Hours & Compensation

Juniors must bill 1,800 hours a year in order to progress to the next year, and 2,000 hours in order to qualify for a bonus. “Almost everyone receives a bonus,” relieved juniors told us across the groups, with those in commercial litigation and global finance especially confident: “You would have to actively avoid doing stuff to not hit the hours.” Bonuses are discretionary and allocated via “an honor system – if you're putting the work in you get what you deserve.” This led some to describe bonuses as “a bit of a black box,” but sources found that “generally if you're exceeding hours, expectations and receiving positive reviews you can expect an above-market amount.”

“People are good about not creating false deadlines.”

On an average day, most sources reported being in the office for around ten hours (usually 9/10am until 7/8pm), but this naturally depended on what was going on with the case or deal. If there's more work to do in the evenings, “most people go home to have dinner with their families” and log back on afterward.The amount of weekend work varied, with those in global finance telling us that they'll work “at least a couple of hours every weekend,” while those in commercial litigation and investment funds did so occasionally when matters required it: “People are good about not creating false deadlines and making you work on weekends for something that doesn't need to be done until the following week.”

Pro Bono

Once associates hit their 1,800-hour advancement requirement, up to 200 hours of pro bono can count toward their bonus threshold. “There are always whispers that you won't get dinged for doing more than that, and they may consider some hours above that when deciding on your bonus.” While most interviewees agreed that Sidley is “very committed to pro bono,” they also flagged that “there's no requirement for you to do it” and some of our transactional sources hadn't done any: “The work just hasn't freed up space.” Litigators had been more consistently involved, however, with one telling us: “I've done 200 hours every year that I've been here. Sometimes more!”

“You can basically take your pick of whatever interests you.”

When it comes to getting staffed on pro bono matters, “there are a few dedicated attorneys who will email us about opportunities and provide trainings.” Sources did praise the variety of matters available, and told us: “You can basically take your pick of whatever interests you, whether that's veterans' cases, insolvency matters, traditional landlord/tenant disputes or immigration issues.” On the transactional side, there is “some interesting corporate-related work,” like micro-finance projects and opportunities “to review commercial contracts for companies in developing countries.”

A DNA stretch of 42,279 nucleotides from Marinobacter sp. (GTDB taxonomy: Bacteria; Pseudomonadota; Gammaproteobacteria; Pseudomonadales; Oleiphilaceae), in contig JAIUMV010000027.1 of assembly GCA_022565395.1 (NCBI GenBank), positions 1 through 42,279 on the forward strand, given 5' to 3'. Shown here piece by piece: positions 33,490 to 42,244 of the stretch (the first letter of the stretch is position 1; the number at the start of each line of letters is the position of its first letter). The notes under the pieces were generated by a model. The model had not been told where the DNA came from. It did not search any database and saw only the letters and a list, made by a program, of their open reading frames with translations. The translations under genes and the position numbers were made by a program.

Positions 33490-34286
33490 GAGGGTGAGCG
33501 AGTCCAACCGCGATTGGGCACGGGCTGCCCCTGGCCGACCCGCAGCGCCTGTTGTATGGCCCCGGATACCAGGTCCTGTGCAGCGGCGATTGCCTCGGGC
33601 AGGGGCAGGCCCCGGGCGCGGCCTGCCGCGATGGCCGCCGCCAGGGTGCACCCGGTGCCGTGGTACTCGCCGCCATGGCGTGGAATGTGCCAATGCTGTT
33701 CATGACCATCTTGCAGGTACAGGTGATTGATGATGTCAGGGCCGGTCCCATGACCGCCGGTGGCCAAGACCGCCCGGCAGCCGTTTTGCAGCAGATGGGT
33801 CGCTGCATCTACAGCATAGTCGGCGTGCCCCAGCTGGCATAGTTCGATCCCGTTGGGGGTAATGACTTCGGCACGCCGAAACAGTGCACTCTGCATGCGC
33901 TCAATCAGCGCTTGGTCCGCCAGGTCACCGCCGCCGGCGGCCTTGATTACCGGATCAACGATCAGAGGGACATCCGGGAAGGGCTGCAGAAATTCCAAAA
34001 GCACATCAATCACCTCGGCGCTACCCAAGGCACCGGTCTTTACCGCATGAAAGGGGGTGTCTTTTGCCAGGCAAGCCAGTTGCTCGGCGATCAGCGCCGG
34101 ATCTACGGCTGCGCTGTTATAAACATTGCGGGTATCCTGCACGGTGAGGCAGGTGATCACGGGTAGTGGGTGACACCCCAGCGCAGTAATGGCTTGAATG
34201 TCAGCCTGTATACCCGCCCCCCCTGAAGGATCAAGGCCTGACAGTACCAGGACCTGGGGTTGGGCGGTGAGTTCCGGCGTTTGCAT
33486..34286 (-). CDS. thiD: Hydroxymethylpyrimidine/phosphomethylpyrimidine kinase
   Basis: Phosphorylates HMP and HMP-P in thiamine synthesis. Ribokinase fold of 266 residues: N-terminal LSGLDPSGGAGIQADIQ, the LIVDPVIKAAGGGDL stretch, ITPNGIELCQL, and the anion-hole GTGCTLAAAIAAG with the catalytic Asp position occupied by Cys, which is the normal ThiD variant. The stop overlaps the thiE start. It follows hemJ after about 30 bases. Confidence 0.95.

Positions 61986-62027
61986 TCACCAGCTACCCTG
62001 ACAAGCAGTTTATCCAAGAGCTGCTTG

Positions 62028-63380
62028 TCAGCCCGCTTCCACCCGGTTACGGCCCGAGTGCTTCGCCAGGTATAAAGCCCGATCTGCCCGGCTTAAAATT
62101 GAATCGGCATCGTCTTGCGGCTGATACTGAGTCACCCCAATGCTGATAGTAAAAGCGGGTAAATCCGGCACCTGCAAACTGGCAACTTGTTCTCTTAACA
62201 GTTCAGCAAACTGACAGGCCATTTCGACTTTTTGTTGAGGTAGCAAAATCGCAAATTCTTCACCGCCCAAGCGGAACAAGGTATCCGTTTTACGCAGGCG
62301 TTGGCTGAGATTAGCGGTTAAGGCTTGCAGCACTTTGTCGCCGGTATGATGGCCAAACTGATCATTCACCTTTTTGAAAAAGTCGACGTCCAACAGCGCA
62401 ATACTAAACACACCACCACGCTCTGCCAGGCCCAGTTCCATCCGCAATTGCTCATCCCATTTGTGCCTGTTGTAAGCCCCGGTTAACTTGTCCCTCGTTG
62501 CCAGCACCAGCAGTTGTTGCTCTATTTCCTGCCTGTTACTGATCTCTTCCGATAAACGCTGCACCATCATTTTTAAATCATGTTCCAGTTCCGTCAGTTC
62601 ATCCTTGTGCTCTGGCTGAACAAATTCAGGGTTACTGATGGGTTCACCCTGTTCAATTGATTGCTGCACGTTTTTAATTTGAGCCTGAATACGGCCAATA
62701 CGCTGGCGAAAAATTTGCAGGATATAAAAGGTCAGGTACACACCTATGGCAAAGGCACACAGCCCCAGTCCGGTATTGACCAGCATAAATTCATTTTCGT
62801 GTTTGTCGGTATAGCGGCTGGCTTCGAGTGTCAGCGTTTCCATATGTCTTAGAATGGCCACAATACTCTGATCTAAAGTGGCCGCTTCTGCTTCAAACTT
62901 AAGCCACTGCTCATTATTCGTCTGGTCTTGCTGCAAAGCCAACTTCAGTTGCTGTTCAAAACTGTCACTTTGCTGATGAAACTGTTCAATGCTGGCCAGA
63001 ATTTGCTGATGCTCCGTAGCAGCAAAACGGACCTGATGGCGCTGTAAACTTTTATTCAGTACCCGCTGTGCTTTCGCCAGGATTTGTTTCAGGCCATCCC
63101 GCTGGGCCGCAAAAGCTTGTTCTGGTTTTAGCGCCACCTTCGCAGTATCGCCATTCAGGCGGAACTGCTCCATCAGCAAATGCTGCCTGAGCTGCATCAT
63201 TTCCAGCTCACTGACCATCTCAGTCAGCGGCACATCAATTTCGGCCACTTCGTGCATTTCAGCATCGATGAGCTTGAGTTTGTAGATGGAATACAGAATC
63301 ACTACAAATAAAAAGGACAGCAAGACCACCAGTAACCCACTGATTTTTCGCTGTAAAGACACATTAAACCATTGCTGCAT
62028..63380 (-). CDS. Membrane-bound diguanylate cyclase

Pro bono hours

  • For all US attorneys: 119,323
  • Average per US attorney: 66.8


Many agreed that Sidley's committee on the retention and promotion of women was “a particular strength” and “very active.” The group “holds seminars throughout the year on things like how to handle work-life balance, childcare and going on parental leave.” There's also a reduced work schedule that's “available to all attorneys for family reasons. It's primarily used to help with childcare, but it's also available if you have elderly parents that need looking after or something.” Alongside this, one source added: “Every year since I've been here the new partnership appointments have been 50:50 split between men and women. That's not to say that the partnership itself is near that 50:50 split, but it's getting there and that's important to see.”

Get Hired

“The academics, especially from the schools we recruit, tend to be fairly standard across the board. As a result, it's not as important to me as someone who is enthusiastic and eager, and has done research about our firm. We look for people who seem bright and excited about the law.” Juniors that had been involved in recruitment all agreed that “personality fit” was a priority, but what does that mean? Sources indicated “someone who you click with on a personal level – who can hold a conversation, and you can picture them meeting a client and representing the firm well.” On top of that, “collegiality and friendliness” were a must, as well as someone with “intellectual rigor and a desire to be a lawyer.” 

Anne Rea emphasizes that the focus is on “quality and excellence, but in a way that isn't internally competitive. If you want to deliver that level of service, lawyers need to work together internally in a cohesive and positive way. This is encouraged through our culture.” Juniors advised: “Really just be yourself at interview. Each firm is not for every person – you want to end up where you belong. They can tell you're nervous, just be willing to have a genuine conversation.” Others added: “Keep an open mind. I wound up in a practice group that, if you'd told me three or four years ago I'd be working in, I'd have told you 'no way!' If I hadn't taken assignments that were outside of my comfort zone, I wouldn't have discovered it was a good path for me.”